By Scott Meacham
Oklahoma is a state that has learned how to live through boom and bust. While we are constantly working to diversify our economy, the sectors of energy, agriculture, and aerospace dominate.
With a mix like that, Oklahomans have had to learn how to take a 360 degree view. From tornados to swings in the global demand for oil, the nature of our economy is such that we have learned resilience in the face of realities that we will never be able to control.
What does that resilience look like?
First, we have the collective mental toughness to recognize the truth in an economic situation. Second, we know how to plan by realizing both best case and worst case scenarios are possible. Third, the people who live here have a love for the state and don’t give up. We don’t always agree on the next right thing to do, but we do agree that Oklahoma is a great place to live and work which keeps us trying no matter the circumstances.
We now find ourselves, along with the rest of the world, in the middle of a health and economic situation the likes of which we have never seen, including the most rapid job loss in history. How can we use the learned experience of this state to survive and thrive, whether the recovery is shaped like a V, a U, or something else?
Start at the beginning. What have we learned from the energy sector? Painful as it is, oil and gas producers and service companies have learned to be efficient in hunkering down and shedding jobs to survive through down times. We are going through that now in most sectors of the economy with the oil and gas sector once again leading the way.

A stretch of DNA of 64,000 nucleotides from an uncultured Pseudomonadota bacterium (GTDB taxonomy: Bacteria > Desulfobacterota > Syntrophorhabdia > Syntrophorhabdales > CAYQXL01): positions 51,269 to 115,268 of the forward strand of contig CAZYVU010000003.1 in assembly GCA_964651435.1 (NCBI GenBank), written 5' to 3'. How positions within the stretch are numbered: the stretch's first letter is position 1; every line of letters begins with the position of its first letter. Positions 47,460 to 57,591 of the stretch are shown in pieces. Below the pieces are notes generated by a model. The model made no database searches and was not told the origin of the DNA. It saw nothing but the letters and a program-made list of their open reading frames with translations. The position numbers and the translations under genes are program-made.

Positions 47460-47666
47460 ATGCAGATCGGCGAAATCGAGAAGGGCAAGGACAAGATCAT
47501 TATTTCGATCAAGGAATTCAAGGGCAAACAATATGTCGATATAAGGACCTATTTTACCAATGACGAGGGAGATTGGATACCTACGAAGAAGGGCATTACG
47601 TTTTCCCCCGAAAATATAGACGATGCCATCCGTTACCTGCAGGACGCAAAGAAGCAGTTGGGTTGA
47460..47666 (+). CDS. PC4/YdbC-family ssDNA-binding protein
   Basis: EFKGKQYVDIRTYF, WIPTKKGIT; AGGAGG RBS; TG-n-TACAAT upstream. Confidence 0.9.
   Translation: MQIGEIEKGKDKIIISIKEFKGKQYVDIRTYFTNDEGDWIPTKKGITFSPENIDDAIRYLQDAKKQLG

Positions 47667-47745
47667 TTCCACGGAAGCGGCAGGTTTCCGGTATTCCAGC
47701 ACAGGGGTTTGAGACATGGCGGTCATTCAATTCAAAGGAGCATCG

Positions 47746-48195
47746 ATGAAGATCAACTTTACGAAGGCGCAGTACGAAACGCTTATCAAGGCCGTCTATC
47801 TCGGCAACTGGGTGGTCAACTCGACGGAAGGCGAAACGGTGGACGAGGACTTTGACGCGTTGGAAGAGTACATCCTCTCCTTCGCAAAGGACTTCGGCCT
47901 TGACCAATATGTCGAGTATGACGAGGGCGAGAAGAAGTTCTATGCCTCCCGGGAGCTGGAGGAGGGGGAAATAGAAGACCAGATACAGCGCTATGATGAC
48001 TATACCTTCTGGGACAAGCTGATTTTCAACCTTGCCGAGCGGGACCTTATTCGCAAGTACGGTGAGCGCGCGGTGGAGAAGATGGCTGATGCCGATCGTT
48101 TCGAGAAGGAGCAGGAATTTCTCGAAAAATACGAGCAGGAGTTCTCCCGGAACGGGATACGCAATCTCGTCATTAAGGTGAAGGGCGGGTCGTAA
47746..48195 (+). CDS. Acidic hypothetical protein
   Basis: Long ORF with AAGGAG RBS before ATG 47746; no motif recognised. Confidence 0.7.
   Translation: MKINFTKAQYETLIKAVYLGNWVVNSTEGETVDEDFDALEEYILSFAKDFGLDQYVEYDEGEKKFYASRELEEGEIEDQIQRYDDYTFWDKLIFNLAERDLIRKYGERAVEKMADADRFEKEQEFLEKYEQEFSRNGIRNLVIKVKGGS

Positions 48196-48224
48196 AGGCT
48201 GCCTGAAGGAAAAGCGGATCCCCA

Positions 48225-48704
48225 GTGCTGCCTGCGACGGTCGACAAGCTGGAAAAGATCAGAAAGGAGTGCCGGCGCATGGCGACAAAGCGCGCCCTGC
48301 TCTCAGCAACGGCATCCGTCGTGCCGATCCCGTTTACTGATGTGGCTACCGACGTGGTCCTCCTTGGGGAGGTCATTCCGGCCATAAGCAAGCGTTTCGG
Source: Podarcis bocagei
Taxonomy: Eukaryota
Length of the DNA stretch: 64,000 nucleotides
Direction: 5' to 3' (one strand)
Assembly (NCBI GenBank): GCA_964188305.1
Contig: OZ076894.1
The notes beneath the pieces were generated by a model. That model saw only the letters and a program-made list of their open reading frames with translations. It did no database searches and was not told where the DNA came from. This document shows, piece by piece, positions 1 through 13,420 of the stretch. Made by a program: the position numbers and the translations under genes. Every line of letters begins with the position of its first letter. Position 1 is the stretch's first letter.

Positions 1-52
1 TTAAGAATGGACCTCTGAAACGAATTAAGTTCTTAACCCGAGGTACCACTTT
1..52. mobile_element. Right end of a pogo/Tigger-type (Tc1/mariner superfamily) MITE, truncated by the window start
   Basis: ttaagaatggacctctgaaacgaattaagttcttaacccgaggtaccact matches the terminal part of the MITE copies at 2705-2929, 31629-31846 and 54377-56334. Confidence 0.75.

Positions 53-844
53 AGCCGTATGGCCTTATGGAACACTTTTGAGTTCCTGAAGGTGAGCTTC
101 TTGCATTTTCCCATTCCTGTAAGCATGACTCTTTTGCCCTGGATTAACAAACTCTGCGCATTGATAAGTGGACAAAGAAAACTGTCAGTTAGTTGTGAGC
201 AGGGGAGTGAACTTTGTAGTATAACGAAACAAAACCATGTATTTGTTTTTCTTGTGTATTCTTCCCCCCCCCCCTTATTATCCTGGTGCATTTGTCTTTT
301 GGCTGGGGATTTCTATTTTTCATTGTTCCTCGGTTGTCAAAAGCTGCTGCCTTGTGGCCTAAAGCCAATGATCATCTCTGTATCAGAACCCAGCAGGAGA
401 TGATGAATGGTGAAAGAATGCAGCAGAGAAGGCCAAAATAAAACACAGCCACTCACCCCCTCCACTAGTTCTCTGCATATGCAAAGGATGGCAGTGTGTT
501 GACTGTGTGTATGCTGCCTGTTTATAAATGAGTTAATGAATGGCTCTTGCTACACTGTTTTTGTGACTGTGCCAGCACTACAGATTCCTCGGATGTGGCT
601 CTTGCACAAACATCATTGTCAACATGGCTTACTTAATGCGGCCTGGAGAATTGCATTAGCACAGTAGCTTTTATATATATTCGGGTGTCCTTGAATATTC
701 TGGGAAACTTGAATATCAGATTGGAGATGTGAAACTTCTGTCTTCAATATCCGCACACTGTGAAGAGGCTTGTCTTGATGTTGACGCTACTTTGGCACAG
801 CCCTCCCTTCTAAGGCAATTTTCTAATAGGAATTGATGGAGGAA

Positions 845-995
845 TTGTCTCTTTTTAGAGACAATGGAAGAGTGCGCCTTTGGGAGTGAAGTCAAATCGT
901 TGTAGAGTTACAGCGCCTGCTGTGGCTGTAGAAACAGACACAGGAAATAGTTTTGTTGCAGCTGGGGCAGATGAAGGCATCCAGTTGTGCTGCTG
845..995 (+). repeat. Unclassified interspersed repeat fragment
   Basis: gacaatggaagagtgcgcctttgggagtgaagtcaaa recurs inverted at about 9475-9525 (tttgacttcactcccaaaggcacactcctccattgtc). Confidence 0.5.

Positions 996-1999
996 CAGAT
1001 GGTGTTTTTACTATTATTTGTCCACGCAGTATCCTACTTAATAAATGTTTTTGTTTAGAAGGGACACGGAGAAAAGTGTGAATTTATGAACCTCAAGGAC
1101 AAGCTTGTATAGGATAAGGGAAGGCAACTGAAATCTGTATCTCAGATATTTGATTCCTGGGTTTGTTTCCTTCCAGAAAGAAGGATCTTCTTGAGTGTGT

We will lose some companies and some job losses will end up being permanent. Companies whose business models were less strong before the pandemic will go away. But, while demand has paused or even shifted, it did not go away.
The world is going to be different. Healthcare has shifted to telemedicine. Now that we have a taste of that, who wants to go sit for an hour in a doctor’s waiting room with a bunch of sick people. We have learned that we don’t have to go to the bank to make deposits; we can just snap a picture of a check, use an ATM, or even drop a deposit in the mail. With Amazon Prime, Shipt, Wal-Mart delivery or a host of other home delivery option, we don’t have to fight crowds at the grocery store. And the list goes on. Airlines are using under-utilized passenger plans to carry freight. Other industries are also adapting to the new reality of a global pandemic.
I must admit I had never heard of Zoom before this. I have learned that I can effectively have board meetings, term sheet negotiations, and one-on-ones with entrepreneurs, co-investors, and staff as if we were in the same room. We can conduct business completely differently without much loss at all. With these solutions and more, COVID-19 has disrupted inertia and bent up the curve of experimentation and adoption of new ideas.
It took the U.S. five years to recover from the Great Depression. The Great Recession took less than two. As quickly as this downturn hit, it is not unreasonable to believe we may rebound nearly as quickly but no one knows for sure. What we do know and cannot afford to forget is that this too shall pass just like every other economic challenge we have faced in the past.
Oklahoma is aspirational. Our collective mindset is to make the best of what we have. We cannot see the future in a crystal ball. But we can see the outlines of opportunity and a future that is assured.
Scott Meacham is president and CEO of i2E Inc., a nonprofit corporation that mentors many of the state’s technology-based startup companies. i2E receives state appropriations from the Oklahoma Center for the Advancement of Science and Technology. Contact Meacham at i2E_Comments@i2E.org.